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Dirty work: a photo essay

Photo: Benjamin Lowy/Getty

A young girl stands defiantly amid the Agbogbloshie dump’s burning fields near Accra clouds of toxic smoke rising behind her. From dusk until dawn, workers usually young, male migrants from Ghana’s northern Tamale region burn automobile parts and electronic waste in order to reveal their copper components in exchange for money for food. According to the Seattle-based NGO, Basel Action Network, millions of tonnes of e-waste from industrialized nations are ‘processed’ at Agbogbloshie each year. Less making a living from waste, more simple survival. 

Photo: Mehedi Hasan/NurPhoto

A man swims his way through thick, white foam as he collects what recyclable items he can find in the Yamuna India’s most polluted river near New Delhi. Considered ‘beyond redemption’ by the country’s Central Water Commission, the river is a disastrous cocktail of household and municipal waste, run-off from commercial and industrial sites, eroded soil, and chemical wash-off from fertilizers, herbicides and pesticides.

Photo: Mehedi Hasan/NurPhoto

A Bangladeshi woman at work in a plastic recycling factory in Dhaka. Despite being the first country to ban single-use plastic bags, Bangladesh has a booming plastic recycling industry. However, it’s not the country’s own plastic that workers sort day-in and day-out. It’s often a share of the 22 million tonnes of recyclable waste shipped over from the UK. And, not dissimilar to Bangladesh’s notorious textile factories, workers are frequently underpaid and exposed to harmful fumes.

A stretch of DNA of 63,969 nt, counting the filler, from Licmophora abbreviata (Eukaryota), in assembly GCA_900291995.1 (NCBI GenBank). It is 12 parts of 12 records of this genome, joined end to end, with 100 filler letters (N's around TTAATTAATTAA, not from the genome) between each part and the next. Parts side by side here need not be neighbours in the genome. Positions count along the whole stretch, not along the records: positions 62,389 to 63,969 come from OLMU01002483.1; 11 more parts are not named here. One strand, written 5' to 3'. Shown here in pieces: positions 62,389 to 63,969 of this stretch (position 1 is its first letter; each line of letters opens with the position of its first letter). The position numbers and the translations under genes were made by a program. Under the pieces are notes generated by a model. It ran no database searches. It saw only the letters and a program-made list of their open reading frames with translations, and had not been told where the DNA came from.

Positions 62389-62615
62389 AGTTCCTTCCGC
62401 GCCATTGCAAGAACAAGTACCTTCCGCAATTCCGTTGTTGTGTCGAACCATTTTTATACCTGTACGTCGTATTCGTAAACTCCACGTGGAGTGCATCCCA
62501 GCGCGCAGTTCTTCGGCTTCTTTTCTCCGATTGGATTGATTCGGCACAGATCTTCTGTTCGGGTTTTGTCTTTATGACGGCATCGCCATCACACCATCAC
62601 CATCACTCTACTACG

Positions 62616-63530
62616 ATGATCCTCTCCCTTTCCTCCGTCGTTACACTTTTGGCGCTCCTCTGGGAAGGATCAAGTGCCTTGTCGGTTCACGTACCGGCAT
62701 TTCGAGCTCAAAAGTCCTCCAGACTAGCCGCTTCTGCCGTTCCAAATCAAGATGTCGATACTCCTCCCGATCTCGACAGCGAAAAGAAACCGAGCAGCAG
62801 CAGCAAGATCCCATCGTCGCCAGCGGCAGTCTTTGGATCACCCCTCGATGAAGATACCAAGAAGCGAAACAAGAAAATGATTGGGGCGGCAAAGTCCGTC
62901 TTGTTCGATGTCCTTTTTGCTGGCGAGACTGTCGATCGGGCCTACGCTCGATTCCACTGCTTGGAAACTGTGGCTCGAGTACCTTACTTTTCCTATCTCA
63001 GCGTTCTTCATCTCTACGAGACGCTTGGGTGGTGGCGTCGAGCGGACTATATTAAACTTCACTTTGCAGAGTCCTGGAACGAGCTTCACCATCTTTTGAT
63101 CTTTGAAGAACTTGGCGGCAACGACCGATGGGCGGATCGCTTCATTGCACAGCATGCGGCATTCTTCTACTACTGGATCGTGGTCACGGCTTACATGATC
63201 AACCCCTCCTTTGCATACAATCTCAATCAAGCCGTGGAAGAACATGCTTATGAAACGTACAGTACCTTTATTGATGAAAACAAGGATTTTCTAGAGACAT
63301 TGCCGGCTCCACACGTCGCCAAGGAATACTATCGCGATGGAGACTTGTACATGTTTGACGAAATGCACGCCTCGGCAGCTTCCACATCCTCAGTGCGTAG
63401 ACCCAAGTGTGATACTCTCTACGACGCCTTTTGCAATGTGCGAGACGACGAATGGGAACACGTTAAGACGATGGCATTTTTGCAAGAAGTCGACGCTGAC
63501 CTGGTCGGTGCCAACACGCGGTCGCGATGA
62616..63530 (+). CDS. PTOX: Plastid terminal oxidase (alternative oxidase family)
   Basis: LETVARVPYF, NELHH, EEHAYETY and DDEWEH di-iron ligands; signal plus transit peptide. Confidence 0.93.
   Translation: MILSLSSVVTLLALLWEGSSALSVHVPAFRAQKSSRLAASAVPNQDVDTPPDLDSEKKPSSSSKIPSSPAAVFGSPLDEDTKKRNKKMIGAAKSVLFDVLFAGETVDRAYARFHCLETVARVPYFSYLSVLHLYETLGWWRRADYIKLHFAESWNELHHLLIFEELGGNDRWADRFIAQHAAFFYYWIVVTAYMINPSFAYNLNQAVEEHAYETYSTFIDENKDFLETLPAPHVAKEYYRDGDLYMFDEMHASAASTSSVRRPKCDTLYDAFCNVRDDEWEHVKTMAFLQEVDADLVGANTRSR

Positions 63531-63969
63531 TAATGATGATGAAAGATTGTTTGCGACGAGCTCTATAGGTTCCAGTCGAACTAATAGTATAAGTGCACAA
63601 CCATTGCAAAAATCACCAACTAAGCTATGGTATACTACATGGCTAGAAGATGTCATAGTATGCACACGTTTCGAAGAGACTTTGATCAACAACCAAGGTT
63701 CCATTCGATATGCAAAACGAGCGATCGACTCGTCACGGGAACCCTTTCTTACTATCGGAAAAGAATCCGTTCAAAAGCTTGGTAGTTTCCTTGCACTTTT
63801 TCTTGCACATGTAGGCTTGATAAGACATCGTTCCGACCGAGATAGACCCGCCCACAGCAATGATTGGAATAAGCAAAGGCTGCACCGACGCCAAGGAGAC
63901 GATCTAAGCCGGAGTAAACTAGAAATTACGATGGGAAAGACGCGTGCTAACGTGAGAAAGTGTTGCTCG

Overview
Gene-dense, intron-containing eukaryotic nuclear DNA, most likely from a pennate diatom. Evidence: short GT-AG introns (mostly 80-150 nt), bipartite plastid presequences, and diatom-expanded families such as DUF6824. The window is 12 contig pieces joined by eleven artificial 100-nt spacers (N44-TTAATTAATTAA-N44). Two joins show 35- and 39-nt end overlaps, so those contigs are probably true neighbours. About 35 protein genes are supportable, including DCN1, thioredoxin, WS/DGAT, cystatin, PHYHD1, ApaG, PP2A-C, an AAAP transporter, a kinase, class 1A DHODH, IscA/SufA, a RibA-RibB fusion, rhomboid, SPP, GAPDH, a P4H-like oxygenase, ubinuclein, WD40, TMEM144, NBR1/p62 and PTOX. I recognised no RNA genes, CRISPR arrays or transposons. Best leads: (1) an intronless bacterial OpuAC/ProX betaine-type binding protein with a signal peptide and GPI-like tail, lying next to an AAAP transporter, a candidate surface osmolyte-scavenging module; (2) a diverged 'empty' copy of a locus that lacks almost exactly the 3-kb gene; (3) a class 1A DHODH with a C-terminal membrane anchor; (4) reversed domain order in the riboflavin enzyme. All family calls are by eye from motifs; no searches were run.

Photo: Ueslei Mardelino/Reuters

Palestinian fisherman Mouad Abu Zeid (right) and his friends bring in his improvised fishing boat made of plastic bottles on a beach in Rafah in the southern Gaza Strip. Zeid tied the 700 empty bottles together with thread from damaged fishing nets to make a boat which, although it cannot sail too far, enables him to catch seven or eight kilos of fish each day.

Photo: Ueslei Mardelino/Reuters

Deoclides Nascimento Brito and Valdineide dos Santos Teixeira, who work as catadores de lixo (collectors of recyclable material), pose for a photo after their wedding at Lixão da Estrutural – formerly South America’s largest rubbish dump, in Brasília, Brazil. The dump was closed in January 2018, shortly after their wedding. With plastic pollution clogging Brazil’s waterways and contributing to deadly floods, community projects help raise awareness and support those who make a living from collecting recyclable waste.

New Internationalist issue 516 magazine cover This article is from the October 2018 issue of New Internationalist.
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